Keep your suburban out of my urban!
I just caught this post over on UniversalHub.com - Not everybody wants to live in the City that always sleeps: Neighbors implore developer to come up with bigger project.
The flood of former suburbanites returning to cities has unintentional consequences. People who have grown up on quiet streets suddenly realize they're not compatible with all the hustle and bustle of urban life and begin to tame the city. The bars and cafes they moved there for and used to frequent, become the annoying neighbors they call the cops on at night. Ordinances are passed that not only hurt cafes and restaurants, but the arts and all that's interesting - everything that revived the area in the first place.
It's a big "mixed-use" failure. Salem has curtailed its hours. Not all is congenial in Lynn City Hall's favorite waterfront yard-stick, Quincy's Marina Bay (we can do better than that). Some lameness has even been imposed on NYC's Lower East Side. You know what? Not every neighborhood needs to be a family neighborhood. Let's have a variety of neighborhoods, for everyone!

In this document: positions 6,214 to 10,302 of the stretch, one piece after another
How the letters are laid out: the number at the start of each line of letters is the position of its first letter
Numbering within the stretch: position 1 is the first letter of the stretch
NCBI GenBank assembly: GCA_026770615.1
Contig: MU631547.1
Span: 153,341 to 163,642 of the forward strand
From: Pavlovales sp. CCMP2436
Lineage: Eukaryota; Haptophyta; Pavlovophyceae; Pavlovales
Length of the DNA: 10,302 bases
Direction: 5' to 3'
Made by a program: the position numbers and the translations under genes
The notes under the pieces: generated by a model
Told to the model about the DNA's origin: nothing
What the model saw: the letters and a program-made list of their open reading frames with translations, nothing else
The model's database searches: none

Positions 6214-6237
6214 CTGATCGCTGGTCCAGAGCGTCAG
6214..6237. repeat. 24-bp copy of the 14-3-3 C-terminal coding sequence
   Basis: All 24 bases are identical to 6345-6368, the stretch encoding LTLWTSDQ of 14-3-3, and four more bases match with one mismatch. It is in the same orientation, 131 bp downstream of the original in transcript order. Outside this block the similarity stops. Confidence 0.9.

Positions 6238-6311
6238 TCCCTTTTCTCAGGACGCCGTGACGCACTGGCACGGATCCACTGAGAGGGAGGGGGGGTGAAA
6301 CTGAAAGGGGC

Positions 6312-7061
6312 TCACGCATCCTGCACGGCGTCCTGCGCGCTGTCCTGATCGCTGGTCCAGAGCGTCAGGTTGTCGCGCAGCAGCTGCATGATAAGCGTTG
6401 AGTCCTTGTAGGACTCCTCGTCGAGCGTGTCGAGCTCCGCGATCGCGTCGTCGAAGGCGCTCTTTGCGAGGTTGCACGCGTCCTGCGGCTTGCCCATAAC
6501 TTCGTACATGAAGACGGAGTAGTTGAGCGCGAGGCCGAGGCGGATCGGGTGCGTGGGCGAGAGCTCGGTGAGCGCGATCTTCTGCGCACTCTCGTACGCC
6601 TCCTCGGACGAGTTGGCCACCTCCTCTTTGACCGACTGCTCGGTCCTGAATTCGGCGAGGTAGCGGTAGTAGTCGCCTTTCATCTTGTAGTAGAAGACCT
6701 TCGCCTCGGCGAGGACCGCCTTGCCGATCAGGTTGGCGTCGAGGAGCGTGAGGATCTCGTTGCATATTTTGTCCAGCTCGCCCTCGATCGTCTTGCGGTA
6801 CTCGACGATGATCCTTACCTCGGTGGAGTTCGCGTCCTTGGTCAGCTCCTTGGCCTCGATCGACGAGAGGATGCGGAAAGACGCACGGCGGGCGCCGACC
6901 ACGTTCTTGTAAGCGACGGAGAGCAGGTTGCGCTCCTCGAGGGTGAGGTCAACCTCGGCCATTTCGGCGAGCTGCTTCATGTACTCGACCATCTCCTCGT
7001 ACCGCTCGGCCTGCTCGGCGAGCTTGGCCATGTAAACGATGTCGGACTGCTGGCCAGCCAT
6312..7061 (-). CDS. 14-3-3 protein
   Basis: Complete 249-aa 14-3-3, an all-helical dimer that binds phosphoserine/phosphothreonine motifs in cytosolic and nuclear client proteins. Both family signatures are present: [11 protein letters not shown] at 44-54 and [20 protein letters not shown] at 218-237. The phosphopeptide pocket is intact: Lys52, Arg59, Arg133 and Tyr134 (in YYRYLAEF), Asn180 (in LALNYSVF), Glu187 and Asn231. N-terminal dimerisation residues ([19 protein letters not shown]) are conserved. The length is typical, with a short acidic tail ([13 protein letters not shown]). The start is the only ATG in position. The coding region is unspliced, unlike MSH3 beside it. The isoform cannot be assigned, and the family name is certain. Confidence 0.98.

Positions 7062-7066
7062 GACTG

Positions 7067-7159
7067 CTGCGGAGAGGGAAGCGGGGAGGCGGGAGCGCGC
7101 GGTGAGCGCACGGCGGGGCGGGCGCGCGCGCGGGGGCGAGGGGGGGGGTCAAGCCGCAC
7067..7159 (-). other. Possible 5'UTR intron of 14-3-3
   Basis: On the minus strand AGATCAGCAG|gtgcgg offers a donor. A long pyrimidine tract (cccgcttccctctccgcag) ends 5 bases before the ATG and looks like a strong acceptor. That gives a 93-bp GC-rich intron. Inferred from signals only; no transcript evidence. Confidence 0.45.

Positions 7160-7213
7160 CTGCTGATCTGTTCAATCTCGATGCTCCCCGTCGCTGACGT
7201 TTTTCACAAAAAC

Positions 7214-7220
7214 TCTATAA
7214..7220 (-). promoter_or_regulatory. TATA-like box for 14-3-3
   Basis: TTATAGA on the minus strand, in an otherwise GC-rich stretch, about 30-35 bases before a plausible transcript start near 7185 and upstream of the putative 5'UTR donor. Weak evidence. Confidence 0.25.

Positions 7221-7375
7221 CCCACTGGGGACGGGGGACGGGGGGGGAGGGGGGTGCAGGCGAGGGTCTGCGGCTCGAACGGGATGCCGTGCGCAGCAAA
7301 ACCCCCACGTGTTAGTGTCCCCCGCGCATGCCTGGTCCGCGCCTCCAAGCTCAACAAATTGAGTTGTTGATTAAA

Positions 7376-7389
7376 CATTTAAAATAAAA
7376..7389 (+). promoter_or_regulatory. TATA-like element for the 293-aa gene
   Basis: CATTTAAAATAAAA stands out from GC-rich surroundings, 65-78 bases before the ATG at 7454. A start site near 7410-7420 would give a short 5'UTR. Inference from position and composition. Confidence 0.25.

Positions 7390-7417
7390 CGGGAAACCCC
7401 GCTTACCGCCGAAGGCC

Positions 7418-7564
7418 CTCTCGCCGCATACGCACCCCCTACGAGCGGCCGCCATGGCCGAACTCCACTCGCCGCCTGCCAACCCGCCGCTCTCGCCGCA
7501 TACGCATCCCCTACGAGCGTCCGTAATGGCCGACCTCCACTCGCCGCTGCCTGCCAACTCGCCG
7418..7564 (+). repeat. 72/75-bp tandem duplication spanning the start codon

But weren't classic urban neighborhoods always full of shops and restaurants on the ground and apartments above? They were. They might have been lower rent, or occupied by the area shop owners. People might have been more accepting that this was life in the city. Or maybe, they were just used to it. What's different now, is that the real estate boom and bust brought the condos, and gosh darn it people paid big bucks for them and they're going to have life the way they want it.
I bought a condo in a downtown, too. But, I fully expected city life and that's what I'm going to fight for. Downtown Lynn is perfectly situated for it and has the right kind of built environment. I hope Lynn takes a lesson from successes and failures elsewhere, and understands the recent blowback against the suburbanization of our urban spaces. A little extra planning (and soundproofing) can go a long way in creating a successful "mixed-use" area, as well.
And here in Downtown Lynn, we're saying no more VNA's - I mean the office park-style structure they're putting up in DTL without storefronts. The organization's cool, but their new structure is ruining the chance to rebuild/restore our entrance to DTL and outright ignores the recommendations of our Market Street Vision plan because it is anti-urban. Next time, we'll take inspiration from the South End and put up stronger opposition.